Is your storage pantry safe from bugs?

Is your storage pantry safe from bugs?

We all stock up on items—whether it be because of a sale, the threat of severe weather or the fear of a shortage. I can understand, as I don’t like to miss a day without sprinkling flaxseed, with its mild and nutty flavor, over my hot cereal in the mornings. Nor can I imagine going a day without a steaming cup of biting hot, black coffee.

But, having a pantry full of grains, cereals, nuts and flours (and that’s just my top shelf) can be problematic. I have to ask myself: What measures should I take to protect my foods from insects? I have had trespassers before. Will they trespass again?

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What items do pests infest?

If your pantry is filled to the brim with baked beans, stacked cans of tuna, canned soup and tomato paste, you’re in the clear. There’s not much that a pest can do with a can, just as there’s not much you or I could do without a can opener. But if you have boxes of macaroni and cheese, crunchy packets of your favorite cookies, granola bars, dried beans, tea, chocolate, spices, cured meats or bags of basmati rice lining your pantry shelves, you’re not in the clear.

These items attract an array of predators. Among the most common pantry pests are ants, cockroaches, pantry moths and weevils, each with unique infestation habits. Let’s delve into what each of these pests infests:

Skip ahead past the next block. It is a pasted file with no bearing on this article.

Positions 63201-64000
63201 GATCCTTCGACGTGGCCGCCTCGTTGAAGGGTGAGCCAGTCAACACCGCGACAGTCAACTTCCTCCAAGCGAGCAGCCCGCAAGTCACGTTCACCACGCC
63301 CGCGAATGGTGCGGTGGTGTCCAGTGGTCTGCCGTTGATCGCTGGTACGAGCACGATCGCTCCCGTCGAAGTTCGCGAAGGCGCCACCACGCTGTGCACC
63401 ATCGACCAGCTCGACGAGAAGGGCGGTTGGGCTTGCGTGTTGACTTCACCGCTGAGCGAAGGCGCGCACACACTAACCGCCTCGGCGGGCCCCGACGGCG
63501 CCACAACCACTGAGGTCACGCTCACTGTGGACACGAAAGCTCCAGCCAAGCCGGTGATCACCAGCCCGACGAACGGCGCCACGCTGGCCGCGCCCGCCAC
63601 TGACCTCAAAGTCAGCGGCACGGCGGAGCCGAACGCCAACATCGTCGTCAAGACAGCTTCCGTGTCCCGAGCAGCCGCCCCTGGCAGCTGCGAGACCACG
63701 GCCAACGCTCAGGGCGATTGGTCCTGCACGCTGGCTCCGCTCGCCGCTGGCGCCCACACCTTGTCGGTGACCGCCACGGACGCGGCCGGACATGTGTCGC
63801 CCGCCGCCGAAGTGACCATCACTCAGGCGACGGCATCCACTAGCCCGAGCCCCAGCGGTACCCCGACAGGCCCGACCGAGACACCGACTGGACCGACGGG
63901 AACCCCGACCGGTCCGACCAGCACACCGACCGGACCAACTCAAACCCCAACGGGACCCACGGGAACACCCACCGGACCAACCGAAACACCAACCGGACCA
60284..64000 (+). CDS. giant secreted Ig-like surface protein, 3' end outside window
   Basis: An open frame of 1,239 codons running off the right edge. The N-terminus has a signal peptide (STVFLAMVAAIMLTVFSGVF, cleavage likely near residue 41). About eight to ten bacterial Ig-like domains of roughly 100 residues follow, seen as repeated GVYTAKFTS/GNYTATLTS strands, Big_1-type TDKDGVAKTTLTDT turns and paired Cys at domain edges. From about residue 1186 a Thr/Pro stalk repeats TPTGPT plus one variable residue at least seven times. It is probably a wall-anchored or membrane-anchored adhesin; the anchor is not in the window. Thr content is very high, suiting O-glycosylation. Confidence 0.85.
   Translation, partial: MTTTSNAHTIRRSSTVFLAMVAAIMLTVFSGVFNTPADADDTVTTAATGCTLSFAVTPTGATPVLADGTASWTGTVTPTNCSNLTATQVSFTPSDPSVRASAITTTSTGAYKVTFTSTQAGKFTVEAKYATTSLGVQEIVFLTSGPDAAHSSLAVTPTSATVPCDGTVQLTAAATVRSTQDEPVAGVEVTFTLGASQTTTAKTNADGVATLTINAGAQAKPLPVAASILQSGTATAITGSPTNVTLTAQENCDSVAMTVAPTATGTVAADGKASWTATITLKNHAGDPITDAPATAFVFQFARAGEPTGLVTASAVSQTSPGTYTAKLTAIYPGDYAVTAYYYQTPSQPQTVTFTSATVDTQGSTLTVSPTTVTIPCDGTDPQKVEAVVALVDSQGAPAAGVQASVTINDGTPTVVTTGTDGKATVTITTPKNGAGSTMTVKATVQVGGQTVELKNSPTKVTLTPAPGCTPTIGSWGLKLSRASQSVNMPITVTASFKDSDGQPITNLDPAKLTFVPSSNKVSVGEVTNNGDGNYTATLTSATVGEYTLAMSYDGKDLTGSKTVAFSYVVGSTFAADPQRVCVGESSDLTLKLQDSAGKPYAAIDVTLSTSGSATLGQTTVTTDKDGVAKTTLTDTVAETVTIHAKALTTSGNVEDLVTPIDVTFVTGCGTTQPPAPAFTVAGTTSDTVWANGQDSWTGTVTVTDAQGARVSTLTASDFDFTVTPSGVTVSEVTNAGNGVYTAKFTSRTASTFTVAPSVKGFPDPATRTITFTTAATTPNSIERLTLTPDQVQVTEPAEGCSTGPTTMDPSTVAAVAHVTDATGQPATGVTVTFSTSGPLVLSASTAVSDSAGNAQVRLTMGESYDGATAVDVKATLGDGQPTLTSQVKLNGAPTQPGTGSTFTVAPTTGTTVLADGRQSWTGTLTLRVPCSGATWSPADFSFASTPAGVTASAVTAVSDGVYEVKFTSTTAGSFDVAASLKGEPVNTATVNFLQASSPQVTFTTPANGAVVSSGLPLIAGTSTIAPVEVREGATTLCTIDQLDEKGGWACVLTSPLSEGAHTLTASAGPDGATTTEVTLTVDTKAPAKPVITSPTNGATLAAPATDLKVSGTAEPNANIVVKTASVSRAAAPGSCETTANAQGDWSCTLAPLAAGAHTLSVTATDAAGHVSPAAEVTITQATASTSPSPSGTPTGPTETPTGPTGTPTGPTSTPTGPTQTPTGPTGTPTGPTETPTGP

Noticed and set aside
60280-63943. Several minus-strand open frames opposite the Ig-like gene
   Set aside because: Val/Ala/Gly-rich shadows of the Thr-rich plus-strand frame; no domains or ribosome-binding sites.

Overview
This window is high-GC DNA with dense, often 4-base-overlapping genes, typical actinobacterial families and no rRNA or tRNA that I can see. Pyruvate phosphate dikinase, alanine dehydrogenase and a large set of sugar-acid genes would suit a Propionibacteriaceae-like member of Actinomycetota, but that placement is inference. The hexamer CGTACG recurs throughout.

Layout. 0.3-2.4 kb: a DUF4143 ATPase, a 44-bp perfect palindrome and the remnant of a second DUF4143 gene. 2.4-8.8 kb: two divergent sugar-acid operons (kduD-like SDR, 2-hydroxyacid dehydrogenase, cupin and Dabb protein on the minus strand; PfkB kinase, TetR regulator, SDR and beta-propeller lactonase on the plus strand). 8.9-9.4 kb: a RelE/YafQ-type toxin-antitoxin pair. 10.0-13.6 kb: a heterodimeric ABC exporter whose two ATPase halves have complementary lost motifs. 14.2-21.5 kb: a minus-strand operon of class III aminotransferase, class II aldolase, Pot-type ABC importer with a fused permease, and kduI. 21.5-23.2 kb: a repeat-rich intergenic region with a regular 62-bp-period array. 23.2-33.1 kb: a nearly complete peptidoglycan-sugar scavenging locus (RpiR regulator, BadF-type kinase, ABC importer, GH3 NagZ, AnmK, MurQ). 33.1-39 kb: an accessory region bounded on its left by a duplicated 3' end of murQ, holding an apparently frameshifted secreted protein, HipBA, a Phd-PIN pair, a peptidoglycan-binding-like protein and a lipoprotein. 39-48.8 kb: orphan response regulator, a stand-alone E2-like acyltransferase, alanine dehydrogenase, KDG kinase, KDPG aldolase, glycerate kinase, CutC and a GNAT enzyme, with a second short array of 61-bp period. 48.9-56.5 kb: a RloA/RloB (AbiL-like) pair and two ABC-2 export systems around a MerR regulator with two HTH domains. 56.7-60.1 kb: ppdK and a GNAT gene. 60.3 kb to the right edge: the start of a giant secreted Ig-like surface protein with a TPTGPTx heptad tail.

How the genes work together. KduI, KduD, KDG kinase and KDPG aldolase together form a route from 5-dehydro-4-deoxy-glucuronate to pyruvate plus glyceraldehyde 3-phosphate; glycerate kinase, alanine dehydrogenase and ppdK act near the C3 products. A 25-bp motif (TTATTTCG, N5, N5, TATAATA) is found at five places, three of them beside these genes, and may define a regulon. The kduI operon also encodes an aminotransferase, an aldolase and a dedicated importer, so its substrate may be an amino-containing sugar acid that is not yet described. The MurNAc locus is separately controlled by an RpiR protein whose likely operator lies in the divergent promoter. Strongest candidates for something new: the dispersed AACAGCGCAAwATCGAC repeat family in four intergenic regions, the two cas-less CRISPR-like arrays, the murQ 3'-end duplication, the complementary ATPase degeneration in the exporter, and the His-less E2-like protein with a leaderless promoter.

What do ants infest? 

pantry-pest

Ants are opportunistic feeders known to invade pantries and can be particularly attracted to sweet and starchy items. Different species of ants have preferences for various foods. For instance, sugar ants and pharaoh ants, typically found in kitchens, are drawn to sugary foods like syrup, honey and candies, whereas carpenter ants prefer proteins and fats, often targeting meat, pet food and grease. 

For more detailed information, read Ants are everywhere. Here's what to know and where to turn.

What do cockroaches infest? 

These greasy-looking insects will eat anything: starch, sugar, grease, meat and cheese, as well as rotting fruits and vegetables. As if it couldn’t get any worse, they also love cardboard, especially if it’s wet. They’ll use it for shelter and food, eating the fibers and glue of the organic material.

Roaches are also attracted to clutter and moisture, making any damp and cluttered spaces like basements and under sinks prime hiding spots.

For more detailed insights, read Common cockroaches and where you'll find them

What do moths infest? 

moths-photos

Pantry moths typically infest dry goods such as flour, pasta, grains, spices and pet foods, often targeting improperly sealed containers to access these staples. Beyond these, they are also known to invade dried fruits, nuts, chocolates and candies, which provide the necessary nutrients for their larvae. These moths are particularly drawn to any foodstuff that offers a high carbohydrate or sugar content, making even your baking mixes and powdered milk vulnerable to infestation.

For an in-depth exploration of pantry moth habits, refer to the article What do pantry moths eat?.

What do weevils infest?

These long-snouted, strange-looking insects primarily feed on grains and are often found in boxes or bags of stored whole-grain cereals and grains. Their favorite delights are raw seed grains; they tend to stay away from highly processed grain products. The most susceptible foods include raw wheat, oats, barley, rye, rice and corn.

For detailed strategies on preventing these and other pests from invading your pantry, explore 8 ways to ensure you never again see a bug in your pantry

Does your home have signs of bugs at play?

Look for clues of a bug issue or a possible infestation. Many times, seeing one offender—or signs of one offender—means that there’s a pest party somewhere in your home. Ask yourself: Have you seen any of these creepy crawlies? 

Do you have ants?